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The Carrying by Ada Limón review – from the heart, unvarnished

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US poet Ada Limón writes with simple and disarming honesty – for people rather than other poets

I had never read Ada Limón when I dipped into Bright Dead Thingsand The Carrying (published simultaneously in Britain), but have since discovered that Limón is far from an unknown quantity in her native US. Bright Dead Things, her fourth collection, was shortlisted for the National Book award and feted by Tracy K Smith, the US poet laureate. Limón has been published in the New Yorker and the New York Times. And she is that rare thing – a poet whose work sells.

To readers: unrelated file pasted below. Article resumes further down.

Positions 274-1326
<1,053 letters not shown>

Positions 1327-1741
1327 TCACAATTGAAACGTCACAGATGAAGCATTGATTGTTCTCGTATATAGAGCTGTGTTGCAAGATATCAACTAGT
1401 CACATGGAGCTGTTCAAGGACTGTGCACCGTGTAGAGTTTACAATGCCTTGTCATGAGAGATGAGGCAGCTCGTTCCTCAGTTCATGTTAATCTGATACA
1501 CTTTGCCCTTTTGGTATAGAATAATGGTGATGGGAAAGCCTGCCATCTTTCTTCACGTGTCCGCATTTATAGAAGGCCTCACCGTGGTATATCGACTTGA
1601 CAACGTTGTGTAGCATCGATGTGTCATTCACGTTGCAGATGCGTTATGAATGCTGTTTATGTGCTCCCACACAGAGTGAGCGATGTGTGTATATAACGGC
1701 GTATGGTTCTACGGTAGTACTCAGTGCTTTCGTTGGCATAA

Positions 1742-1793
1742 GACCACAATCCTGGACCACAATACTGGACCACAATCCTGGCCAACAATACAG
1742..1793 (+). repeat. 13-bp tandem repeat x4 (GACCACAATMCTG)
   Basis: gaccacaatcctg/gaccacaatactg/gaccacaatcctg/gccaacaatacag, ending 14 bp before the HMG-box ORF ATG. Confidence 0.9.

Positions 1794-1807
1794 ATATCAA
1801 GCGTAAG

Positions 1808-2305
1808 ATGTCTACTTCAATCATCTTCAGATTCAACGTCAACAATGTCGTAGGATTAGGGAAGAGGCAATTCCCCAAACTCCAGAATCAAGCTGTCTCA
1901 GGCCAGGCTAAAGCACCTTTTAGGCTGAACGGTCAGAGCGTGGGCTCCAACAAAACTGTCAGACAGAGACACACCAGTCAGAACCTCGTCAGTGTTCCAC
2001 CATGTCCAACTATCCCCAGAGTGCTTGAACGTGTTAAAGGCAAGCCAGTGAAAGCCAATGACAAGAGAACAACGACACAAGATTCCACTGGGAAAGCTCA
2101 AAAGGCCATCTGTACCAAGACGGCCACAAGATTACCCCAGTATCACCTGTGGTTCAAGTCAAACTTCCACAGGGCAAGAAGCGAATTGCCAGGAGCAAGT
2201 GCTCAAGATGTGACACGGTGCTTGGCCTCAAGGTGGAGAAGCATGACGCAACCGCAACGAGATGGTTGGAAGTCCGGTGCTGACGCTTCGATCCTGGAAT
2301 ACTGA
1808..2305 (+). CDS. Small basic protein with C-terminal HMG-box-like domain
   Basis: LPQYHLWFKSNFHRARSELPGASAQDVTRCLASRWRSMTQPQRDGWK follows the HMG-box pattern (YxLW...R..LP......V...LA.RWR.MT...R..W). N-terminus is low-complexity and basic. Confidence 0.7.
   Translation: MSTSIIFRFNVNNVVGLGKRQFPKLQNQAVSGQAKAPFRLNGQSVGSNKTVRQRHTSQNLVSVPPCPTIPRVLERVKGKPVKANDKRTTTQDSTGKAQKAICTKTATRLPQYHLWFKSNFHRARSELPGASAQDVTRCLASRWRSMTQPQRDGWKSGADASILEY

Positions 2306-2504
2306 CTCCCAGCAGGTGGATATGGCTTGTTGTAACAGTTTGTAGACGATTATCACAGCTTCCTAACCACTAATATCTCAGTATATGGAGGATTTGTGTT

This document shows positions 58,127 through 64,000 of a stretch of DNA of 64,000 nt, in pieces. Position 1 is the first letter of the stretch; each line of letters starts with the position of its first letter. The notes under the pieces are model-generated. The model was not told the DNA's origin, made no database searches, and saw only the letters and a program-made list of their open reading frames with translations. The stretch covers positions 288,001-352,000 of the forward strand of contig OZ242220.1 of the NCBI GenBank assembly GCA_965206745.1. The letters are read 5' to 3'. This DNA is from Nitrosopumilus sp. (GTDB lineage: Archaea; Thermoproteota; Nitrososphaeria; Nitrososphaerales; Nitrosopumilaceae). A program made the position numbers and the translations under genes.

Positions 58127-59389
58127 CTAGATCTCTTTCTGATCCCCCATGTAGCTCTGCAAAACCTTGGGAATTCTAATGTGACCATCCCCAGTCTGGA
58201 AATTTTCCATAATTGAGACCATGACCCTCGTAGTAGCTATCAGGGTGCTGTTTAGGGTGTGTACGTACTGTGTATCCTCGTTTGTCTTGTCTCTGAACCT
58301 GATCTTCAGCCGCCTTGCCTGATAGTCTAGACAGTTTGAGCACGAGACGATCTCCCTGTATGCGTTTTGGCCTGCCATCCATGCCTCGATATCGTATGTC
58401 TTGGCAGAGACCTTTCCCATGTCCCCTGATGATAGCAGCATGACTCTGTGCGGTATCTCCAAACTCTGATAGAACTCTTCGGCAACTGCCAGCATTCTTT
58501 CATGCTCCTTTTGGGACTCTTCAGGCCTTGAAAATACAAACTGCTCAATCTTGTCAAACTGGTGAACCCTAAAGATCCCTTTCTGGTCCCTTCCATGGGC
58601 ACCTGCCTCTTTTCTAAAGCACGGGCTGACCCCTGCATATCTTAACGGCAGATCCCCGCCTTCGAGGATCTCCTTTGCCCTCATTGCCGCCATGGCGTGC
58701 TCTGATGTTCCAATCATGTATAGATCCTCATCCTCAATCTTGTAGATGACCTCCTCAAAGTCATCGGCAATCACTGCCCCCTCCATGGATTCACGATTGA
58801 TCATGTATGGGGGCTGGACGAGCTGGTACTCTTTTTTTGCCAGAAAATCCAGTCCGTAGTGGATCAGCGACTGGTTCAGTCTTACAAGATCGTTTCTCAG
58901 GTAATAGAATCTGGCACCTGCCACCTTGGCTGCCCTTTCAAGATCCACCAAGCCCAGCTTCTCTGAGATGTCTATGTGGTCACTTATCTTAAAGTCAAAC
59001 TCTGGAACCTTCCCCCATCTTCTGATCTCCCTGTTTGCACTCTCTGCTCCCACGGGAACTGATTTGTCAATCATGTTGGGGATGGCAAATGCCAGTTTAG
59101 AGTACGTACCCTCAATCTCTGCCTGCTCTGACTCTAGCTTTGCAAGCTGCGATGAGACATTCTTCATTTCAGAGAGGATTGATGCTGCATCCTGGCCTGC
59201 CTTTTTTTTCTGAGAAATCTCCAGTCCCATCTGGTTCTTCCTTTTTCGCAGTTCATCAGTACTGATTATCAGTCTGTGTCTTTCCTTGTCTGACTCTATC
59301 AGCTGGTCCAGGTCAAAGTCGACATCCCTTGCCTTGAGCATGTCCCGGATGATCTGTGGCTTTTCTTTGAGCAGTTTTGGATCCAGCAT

It sells for the same reason that it spoke to me. I was ambushed by her power to move – several poems brought a lump to my throat. Yet her popularity is about more than accessibility. She never hides behind words but reveals herself through them – even when the risk is overexposure. She situates herself in her writing as a figure in a landscape – rural Kentucky – and her struggles (especially with fertility in Carrying) are set against this unheeding pastoral scene. In a recent interview, she said she thought it important that poets should not “just write poems for other poets”. She makes no apology for keeping it simple.

There is an aloneness in this poetry – even in company – and at the same time a generosity in the sharing with readers

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